Detox as a Treatment
During addiction, you will have developed physical and psychological dependence on the substance and will experience withdrawal symptoms when you stop taking it. These symptoms can be unpleasant and, in the case of alcohol and some drugs, very dangerous. Withdrawal symptoms are often so negative, that without treatment people often resume using their abused substance just to ease them. The goal of detoxification is therefore both to remove of all traces of addictive and harmful substances from your body and to manage these withdrawal symptoms, keeping you safe and as comfortable as possible throughout the process.
Many individuals will need to undergo a medical detoxification—that undertaken under medical supervision. A medical detox is the first step of a stay in an inpatient rehab. It typically lasts between four and 10 days, depending on the individual, the substance they have been abusing and for how long and at what quantities and their overall health. Some symptoms of withdrawal can persist for weeks or months, however.
Detoxification only treats intoxication and immediate physical dependency on the drug. Once detoxification is complete, the patient must then begin the rest of the rehabilitation process, tackling the neurological and psychological roots of addiction.
Preparing for detox
Many people struggling with drug addiction are reluctant to stop using and seek treatment partly because they fear the experience of withdrawal and detoxification. But there are some preparations you can take in the early stages of withdrawal, and that medical staff at a rehabilitation facility or hospital can help you take, to make the process safe and comfortable.
Stop using drugs and alcohol
When you enter a facility and commit to rehabilitation, you’re committing to no longer consume addictive and harmful substances. Withdrawal will set within hours or days of stopping, depending on how much you have been using and how regularly and your degree of dependence. However, some drugs, such as benzodiazepines, are dangerous to withdraw from abruptly and people often must be weaned off them, taking progressively lower doses over a period of weeks. In the case of heroin abuse, you may be switched onto a substitute opiate, such as methadone or buprenorphine, for detox and rehabilitation.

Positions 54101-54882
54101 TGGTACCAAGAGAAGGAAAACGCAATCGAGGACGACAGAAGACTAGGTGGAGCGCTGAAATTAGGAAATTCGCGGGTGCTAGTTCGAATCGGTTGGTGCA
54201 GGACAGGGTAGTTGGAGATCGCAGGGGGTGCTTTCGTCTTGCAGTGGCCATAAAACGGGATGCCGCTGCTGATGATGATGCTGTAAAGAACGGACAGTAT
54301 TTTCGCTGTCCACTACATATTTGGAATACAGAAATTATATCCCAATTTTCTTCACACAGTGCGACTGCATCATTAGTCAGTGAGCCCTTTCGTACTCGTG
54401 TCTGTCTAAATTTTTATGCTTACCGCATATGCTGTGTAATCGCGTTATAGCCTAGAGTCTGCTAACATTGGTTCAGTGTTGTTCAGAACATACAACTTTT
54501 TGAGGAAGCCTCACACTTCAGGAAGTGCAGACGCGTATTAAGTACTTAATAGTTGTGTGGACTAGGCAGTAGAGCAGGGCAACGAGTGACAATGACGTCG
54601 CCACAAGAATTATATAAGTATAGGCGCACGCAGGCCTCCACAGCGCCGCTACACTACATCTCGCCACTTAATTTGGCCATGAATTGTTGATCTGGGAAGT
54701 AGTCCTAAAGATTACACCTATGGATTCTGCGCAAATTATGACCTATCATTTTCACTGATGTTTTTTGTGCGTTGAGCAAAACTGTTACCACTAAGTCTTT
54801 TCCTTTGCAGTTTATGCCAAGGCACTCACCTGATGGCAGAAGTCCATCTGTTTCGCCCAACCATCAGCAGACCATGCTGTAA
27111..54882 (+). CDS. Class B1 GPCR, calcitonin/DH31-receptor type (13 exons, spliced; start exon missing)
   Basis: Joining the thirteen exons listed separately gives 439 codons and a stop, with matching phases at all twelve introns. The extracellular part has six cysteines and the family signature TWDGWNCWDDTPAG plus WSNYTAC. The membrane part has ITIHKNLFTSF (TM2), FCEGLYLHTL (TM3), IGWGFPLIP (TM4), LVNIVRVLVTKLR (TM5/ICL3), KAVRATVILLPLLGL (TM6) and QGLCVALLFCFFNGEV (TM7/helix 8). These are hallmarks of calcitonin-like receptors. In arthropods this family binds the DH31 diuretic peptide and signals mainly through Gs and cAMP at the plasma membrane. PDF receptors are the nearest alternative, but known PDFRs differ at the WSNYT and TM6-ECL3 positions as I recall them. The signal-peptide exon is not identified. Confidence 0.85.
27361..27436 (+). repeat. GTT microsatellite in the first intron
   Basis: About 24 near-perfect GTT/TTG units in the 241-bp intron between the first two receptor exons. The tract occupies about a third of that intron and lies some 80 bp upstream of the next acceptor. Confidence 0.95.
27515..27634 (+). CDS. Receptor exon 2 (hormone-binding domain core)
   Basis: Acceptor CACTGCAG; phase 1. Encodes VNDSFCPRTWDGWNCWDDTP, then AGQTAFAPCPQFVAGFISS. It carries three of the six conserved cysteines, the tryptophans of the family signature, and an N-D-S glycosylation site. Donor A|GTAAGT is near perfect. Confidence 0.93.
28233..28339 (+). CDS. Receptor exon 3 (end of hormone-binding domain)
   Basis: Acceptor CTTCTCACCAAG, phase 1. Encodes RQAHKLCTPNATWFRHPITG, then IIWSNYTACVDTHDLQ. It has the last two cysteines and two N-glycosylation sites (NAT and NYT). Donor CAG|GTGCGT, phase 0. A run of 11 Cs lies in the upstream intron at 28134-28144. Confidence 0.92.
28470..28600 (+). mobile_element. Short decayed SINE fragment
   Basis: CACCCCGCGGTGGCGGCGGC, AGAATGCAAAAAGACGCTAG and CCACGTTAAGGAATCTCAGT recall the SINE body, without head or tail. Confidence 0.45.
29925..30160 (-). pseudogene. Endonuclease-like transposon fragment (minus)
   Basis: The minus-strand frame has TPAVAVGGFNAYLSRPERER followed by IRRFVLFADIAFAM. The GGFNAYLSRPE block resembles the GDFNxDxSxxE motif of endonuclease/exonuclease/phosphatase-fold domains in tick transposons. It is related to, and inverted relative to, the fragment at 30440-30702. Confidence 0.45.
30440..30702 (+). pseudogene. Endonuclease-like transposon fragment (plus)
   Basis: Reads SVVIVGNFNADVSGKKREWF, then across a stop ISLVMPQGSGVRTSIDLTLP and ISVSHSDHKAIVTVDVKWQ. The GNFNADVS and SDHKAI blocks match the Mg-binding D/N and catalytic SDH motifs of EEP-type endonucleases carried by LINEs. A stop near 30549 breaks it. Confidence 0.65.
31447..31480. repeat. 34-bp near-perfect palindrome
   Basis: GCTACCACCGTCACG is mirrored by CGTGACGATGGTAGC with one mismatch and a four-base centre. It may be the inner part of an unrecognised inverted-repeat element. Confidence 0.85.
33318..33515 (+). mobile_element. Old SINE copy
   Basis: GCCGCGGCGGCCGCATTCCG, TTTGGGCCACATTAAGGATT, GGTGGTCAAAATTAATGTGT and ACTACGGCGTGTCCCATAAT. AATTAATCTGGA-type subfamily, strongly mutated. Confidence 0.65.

Before withdrawal symptoms set it or early in their progression, you will be asked for information about your drug and alcohol use and it’s crucial for your safety that you’re honest about what you have been using and the quantities. If you’re primarily entering rehab for what you believe is a cocaine addiction but also drink heavily, you’ll need to disclose your alcohol use as well. You’ll typically also be required to submit blood and urine tests to show which substances are currently in your body and in what amounts. You should also receive a medical evaluation, which may include an ECG or blood tests. This information will be used to devise a specific detox plan for you. Your health will continue to be monitored at regular intervals as you undergo detoxification.
You may also meet with a mental health professional, to assess your mental state and help you psychologically prepare for detoxification and withdrawal. This is crucial because many of the most acute symptoms of withdrawal are psychological, including depression and anxiety.
Ultimately, the most important preparation you can for detoxification make is to commit—to yourself and to your loved ones— that you will stay clean from addictive substances and follow the treatment plan laid out for you.
Stages of the detox process
There are three broad stages of a detoxification programme.
- Evaluation: Patients are asked about their drug use and undergo blood and urine testing to see what substances are currently in their system. They’re also assessed for co-occurring disorders, including mental health issues, and their general health evaluated.
- Stabilisation: The patient undergoes withdrawal, under medical supervision and often with the use of medicine. While there is no medicine which can treat withdrawal, patients will frequently be prescribed medicine to alleviate the symptoms, which can include depression, anxiety, insomnia, nausea and vomiting. Withdrawal from some substances requires tapering and/or more intensive medical interventions. As withdrawal symptoms abate, a treatment plan will be devised, and the patient made away of the next steps.